• Worst case. We delete elements every time in descending order (if the list is sorted in ascending order). In this case every time we will delete the finishing element of the list. To make it we need O(N) time.
Just the same as for removing. Deleting elements from the list (or decreasing their multiplicity)takes constant time, so the complexity does not differ. Bad cases and worst cases are similar.

BinarySearchTree multiset

BinarySearchTree has a very big performance improvement in comparison to previous ones.
Adding an element. To add an element to the binary tree, we must go through from its root to one of its leaves. So the complexity linearly depends on the height of the tree: O(h). As this tree is not balanced, we can not guarantee that height of the tree is rather good, so it varies from logN to N. But in almost all cases it is significantly less than N. That’s why we obtained such a performance time gap from previous implementations.
  • Best case. In the best case, we add elements in such a way, that every time we have a balanced tree, so the height of the tree equals logN.
  • Worst case. In the worst case, we obtain binary tree with height N. We can get such tree, for example, by adding elements in ascending order: every time a new element will be the right son of the right-most leaf.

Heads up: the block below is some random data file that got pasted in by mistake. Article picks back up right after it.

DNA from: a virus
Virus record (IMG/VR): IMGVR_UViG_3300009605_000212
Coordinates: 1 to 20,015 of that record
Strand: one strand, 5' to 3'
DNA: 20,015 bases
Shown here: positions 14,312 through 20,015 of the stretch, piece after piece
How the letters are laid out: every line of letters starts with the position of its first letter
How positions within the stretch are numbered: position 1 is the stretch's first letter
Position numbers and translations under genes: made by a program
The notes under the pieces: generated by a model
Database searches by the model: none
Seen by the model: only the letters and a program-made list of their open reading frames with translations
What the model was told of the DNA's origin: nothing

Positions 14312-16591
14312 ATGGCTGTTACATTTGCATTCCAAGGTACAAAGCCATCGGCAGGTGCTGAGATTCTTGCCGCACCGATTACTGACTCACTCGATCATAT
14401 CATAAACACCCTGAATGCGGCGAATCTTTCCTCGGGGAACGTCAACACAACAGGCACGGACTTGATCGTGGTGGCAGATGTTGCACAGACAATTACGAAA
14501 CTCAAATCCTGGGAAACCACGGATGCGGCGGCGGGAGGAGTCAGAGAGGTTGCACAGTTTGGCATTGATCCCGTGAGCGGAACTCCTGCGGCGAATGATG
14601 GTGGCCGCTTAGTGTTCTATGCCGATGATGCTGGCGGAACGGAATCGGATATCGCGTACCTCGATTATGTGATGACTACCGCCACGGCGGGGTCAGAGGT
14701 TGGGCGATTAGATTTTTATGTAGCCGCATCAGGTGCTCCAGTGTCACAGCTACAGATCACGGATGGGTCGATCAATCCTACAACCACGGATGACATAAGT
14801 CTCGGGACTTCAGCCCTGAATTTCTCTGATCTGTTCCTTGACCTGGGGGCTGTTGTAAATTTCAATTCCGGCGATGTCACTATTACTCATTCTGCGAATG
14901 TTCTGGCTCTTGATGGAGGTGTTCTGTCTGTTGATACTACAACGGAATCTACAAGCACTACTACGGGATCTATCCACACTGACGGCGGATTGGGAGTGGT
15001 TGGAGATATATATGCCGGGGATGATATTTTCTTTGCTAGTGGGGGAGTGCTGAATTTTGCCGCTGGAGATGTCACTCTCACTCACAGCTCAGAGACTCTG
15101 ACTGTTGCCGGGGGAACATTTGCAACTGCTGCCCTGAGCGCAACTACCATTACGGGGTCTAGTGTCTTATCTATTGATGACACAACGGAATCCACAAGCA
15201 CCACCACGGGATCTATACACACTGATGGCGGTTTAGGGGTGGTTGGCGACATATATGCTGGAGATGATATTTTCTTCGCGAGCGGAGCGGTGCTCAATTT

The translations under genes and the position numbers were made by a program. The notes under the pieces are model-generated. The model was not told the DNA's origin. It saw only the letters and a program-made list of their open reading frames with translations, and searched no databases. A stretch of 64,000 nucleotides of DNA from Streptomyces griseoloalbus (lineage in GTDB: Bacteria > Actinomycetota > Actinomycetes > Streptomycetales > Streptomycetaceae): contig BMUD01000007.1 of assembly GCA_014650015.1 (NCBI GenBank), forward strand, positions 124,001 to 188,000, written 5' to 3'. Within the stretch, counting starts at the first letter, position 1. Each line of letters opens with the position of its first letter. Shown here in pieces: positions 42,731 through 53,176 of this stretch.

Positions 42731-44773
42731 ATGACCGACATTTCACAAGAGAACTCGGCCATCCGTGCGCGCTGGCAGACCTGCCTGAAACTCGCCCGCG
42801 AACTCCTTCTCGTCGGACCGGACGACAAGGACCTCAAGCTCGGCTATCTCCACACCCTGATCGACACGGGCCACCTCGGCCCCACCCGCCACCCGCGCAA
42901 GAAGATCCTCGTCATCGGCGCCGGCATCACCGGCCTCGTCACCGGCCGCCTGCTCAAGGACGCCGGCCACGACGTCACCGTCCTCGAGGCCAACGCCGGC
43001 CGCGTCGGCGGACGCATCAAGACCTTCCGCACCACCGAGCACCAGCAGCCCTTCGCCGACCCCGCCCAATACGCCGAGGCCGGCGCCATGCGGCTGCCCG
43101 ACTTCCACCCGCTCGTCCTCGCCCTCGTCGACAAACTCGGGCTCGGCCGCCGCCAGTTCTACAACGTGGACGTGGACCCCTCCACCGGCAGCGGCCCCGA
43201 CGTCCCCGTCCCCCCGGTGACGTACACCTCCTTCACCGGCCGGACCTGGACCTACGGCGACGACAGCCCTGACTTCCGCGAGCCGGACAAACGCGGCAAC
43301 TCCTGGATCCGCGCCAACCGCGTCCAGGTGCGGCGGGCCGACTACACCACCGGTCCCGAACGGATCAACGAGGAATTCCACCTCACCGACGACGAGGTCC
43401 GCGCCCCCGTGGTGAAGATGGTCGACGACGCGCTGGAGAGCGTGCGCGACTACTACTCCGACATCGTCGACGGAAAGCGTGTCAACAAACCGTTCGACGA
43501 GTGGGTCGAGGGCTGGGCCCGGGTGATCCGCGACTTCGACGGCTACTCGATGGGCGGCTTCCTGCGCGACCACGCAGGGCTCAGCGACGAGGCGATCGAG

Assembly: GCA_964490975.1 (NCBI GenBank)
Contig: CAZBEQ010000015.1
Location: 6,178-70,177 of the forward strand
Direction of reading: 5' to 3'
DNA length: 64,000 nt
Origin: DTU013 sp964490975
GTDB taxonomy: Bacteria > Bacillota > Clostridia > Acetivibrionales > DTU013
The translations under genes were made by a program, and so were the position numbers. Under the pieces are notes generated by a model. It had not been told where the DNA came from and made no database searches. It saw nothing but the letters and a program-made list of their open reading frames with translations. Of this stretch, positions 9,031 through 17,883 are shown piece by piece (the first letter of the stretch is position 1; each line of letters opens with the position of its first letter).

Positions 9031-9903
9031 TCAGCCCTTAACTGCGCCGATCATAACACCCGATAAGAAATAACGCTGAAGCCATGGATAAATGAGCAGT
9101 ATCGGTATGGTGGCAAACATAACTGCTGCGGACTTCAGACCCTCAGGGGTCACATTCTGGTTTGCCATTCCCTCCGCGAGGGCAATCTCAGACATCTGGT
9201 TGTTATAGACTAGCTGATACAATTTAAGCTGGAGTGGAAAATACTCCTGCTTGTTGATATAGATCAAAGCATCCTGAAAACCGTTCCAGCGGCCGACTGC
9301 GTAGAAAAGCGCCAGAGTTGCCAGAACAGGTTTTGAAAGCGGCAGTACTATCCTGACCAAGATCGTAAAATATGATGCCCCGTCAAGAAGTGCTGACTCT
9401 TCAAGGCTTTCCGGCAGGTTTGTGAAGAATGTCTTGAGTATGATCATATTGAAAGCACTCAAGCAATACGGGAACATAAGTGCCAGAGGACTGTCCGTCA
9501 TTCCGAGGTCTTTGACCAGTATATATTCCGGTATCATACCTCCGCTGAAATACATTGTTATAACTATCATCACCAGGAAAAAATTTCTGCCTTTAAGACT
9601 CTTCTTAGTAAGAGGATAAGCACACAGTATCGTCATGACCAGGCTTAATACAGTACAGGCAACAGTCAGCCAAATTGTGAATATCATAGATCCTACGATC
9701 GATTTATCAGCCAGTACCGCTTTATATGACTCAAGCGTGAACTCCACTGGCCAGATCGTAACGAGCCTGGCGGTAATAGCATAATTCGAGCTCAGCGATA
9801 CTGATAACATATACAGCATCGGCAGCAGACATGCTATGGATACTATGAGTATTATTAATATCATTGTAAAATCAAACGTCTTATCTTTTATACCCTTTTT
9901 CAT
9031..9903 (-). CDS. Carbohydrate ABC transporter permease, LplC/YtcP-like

Removing one/ removing all. First of all, we have to find the desired element in the tree. It will take O(h) time, where h --- height of the tree. If we don’t need to delete the node from the tree ---we just decrease the node label. Otherwise, we must find another node to put it on the place of the deleted node (method find successor() does it in BstMutliset class). The complexity of this search is O(h’), where h’ --- height of the deleted node. As h>=h’, the total complexity of operation anyway equals O(h).
  • Best case. The node deletion does not happen. We just decrease node labels. In this case, we can execute the operation in h steps (or even less).
  • Worst case. Every time we delete the node from the tree.
Searching. Any search can be finished in O(h) steps, as we deal with the binary tree.
  • Best case. The tree is balance. Complexity is O(logN).
  • Worst case. A tree is a chain. Complexity is O(N).

BalancedTree multiset

This implementation has approximately the same time results, as the usual binary tree: some tests are better, some are not.